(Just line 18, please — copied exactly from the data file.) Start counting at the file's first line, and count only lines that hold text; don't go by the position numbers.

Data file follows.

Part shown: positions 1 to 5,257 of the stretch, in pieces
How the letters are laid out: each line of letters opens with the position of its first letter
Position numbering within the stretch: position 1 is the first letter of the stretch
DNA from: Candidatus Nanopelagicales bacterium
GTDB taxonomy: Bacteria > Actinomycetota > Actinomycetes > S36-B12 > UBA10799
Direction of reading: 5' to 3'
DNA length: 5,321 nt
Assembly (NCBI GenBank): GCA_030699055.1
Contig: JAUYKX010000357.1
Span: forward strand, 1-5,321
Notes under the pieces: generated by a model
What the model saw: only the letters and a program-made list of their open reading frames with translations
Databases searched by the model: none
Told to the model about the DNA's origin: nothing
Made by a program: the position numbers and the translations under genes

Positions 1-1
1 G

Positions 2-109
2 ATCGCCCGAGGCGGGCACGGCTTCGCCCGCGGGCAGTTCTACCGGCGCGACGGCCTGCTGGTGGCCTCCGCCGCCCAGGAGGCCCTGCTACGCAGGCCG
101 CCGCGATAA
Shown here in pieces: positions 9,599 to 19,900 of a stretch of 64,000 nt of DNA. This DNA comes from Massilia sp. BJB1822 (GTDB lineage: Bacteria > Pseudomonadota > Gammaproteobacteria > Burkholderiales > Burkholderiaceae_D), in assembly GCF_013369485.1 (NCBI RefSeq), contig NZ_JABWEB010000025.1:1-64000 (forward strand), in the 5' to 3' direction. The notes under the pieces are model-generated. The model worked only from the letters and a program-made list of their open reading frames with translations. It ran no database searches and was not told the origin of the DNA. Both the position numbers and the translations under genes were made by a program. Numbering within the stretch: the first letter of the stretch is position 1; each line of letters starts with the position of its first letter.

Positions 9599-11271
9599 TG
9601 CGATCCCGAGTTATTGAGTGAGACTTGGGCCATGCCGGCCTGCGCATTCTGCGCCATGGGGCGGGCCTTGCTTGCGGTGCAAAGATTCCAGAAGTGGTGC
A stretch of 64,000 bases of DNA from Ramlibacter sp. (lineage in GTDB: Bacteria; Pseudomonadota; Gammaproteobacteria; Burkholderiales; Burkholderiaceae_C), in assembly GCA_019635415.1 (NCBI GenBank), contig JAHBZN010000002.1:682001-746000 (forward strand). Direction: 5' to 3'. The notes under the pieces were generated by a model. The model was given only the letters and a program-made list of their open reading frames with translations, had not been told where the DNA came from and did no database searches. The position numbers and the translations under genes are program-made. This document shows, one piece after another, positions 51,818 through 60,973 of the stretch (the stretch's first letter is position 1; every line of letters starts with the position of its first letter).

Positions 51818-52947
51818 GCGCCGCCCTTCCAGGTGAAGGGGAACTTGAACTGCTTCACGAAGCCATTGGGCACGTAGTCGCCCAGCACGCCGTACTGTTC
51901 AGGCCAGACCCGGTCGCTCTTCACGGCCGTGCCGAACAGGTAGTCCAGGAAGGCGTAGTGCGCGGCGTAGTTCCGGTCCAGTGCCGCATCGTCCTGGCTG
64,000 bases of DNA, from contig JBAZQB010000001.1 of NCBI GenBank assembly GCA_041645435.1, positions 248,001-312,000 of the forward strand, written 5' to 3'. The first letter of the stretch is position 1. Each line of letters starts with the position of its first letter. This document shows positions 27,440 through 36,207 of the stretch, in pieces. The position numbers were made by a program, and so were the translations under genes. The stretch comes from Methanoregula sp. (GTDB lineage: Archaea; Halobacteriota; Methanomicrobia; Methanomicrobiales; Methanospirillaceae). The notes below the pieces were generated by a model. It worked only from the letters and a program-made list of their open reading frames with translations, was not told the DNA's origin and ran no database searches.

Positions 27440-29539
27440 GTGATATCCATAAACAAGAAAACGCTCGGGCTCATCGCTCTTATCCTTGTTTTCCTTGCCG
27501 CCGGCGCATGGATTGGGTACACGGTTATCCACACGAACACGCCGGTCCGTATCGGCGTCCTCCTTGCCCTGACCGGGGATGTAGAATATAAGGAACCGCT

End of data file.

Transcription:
Positions 2-109